North Coast Women’s Care: California’s Still-Undefined Standard for Protecting Religious Freedom

15 Feb 2010 09:06pm Sumeet Ajmani 

Ever since reproductive technology became widely available to treat fertility problems, some physicians have tried to limit access to this technology for various reasons, including the age, marital status, and sexual orientation of patients. In a landmark ruling, the California Supreme Court recently held that clinic physicians may not deny lesbians access to fertility treatment on the grounds that the procedure violated the physicians’ religious beliefs. The court found that neither the federal nor state constitutional rights to free exercise of religion exempted the doctors from following antidiscrimination provisions in California’s Unruh Civil Rights Act (Unruh Act). In reaching this result, the court held that the federal free exercise right did not justify noncompliance with a neutral and generally applicable law. It went on to find that even if the state constitution granted stronger protection, the physicians’ interests in religious freedom still did not overcome the state’s compelling interest in ensuring equal access to reproductive treatment. In so ruling, the court resolved the dispute at hand, but avoided answering the fundamental legal question of what level of protection the California Constitution guarantees for free exercise of religion.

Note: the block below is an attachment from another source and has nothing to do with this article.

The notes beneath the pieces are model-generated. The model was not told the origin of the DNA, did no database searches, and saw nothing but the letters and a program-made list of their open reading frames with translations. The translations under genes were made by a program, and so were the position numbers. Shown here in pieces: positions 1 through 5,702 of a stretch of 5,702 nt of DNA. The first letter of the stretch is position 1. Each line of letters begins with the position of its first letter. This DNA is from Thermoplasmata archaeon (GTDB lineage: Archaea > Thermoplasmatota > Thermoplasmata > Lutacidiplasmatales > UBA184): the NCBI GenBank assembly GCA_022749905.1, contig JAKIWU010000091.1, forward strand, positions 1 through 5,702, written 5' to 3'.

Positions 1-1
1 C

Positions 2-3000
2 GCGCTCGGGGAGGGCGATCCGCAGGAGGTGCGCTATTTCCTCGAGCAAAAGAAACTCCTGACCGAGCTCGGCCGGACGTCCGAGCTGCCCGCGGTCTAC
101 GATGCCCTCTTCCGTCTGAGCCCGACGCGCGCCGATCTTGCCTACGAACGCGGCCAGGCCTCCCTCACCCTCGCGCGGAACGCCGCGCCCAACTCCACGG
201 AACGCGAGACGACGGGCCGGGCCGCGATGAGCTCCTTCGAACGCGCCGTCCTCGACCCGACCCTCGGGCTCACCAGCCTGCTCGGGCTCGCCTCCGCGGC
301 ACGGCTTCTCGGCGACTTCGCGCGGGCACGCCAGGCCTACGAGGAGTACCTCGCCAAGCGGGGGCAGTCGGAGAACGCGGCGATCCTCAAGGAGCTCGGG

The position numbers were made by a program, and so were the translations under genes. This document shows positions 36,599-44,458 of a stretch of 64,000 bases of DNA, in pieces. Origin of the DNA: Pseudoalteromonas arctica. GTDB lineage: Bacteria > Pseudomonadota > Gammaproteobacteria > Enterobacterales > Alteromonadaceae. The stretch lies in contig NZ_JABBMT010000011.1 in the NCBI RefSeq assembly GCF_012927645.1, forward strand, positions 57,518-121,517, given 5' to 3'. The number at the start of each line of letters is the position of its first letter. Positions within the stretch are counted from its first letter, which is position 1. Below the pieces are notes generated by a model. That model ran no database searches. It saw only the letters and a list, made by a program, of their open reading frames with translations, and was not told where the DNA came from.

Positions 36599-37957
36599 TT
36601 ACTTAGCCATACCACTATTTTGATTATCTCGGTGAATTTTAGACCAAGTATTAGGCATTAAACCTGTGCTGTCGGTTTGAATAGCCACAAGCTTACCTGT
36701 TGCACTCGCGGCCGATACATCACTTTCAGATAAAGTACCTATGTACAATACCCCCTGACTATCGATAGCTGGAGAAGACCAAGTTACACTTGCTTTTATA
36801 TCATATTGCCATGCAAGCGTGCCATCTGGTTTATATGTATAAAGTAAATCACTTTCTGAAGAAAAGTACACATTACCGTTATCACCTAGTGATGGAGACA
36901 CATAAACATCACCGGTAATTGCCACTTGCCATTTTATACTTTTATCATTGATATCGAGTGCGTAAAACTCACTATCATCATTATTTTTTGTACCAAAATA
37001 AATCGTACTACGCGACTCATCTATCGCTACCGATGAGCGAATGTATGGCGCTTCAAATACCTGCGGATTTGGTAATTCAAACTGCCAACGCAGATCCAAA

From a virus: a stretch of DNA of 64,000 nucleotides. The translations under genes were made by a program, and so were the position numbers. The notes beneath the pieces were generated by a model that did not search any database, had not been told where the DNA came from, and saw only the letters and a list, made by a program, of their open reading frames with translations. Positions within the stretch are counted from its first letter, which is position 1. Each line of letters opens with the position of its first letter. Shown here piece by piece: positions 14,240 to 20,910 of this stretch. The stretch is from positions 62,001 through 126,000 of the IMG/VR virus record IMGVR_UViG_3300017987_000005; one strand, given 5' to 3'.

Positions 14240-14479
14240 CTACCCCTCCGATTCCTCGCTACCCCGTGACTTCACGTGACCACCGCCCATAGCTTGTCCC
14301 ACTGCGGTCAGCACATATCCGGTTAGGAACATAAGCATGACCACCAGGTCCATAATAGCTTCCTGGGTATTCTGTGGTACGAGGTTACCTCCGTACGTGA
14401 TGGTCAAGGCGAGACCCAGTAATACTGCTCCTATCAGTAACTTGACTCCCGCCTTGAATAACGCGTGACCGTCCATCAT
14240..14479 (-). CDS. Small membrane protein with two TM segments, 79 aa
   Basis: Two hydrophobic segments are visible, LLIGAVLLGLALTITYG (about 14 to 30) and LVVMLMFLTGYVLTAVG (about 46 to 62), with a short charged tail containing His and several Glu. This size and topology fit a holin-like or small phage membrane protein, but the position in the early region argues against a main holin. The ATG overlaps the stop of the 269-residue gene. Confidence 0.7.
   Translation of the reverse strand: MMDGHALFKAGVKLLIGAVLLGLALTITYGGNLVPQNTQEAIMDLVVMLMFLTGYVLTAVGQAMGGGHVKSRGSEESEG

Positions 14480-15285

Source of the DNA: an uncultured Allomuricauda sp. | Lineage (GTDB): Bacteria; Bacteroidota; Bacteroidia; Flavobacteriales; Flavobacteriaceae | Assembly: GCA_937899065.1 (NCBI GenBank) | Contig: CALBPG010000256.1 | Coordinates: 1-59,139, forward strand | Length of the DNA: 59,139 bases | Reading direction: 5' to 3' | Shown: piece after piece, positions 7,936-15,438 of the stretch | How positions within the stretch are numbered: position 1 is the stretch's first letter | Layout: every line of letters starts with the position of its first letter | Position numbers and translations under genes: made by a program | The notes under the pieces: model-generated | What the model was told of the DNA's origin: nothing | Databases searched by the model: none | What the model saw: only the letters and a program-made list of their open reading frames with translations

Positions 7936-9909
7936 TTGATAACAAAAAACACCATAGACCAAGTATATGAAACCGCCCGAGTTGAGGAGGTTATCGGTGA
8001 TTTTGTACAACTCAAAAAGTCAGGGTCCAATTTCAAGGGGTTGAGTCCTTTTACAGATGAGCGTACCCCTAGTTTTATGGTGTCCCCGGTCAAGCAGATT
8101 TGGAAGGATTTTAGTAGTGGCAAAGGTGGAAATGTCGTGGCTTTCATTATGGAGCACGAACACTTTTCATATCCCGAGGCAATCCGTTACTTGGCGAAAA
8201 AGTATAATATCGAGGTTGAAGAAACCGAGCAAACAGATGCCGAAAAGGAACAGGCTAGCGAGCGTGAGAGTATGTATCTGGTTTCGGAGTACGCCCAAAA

|   VIEW PDF


The California Law Review is the preeminent legal publication at the UC Berkeley School of Law.
Founded in 1912, CLR publishes six times per year on a variety of engaging topics in legal scholarship.
The law review is edited and published entirely by students at Berkeley Law.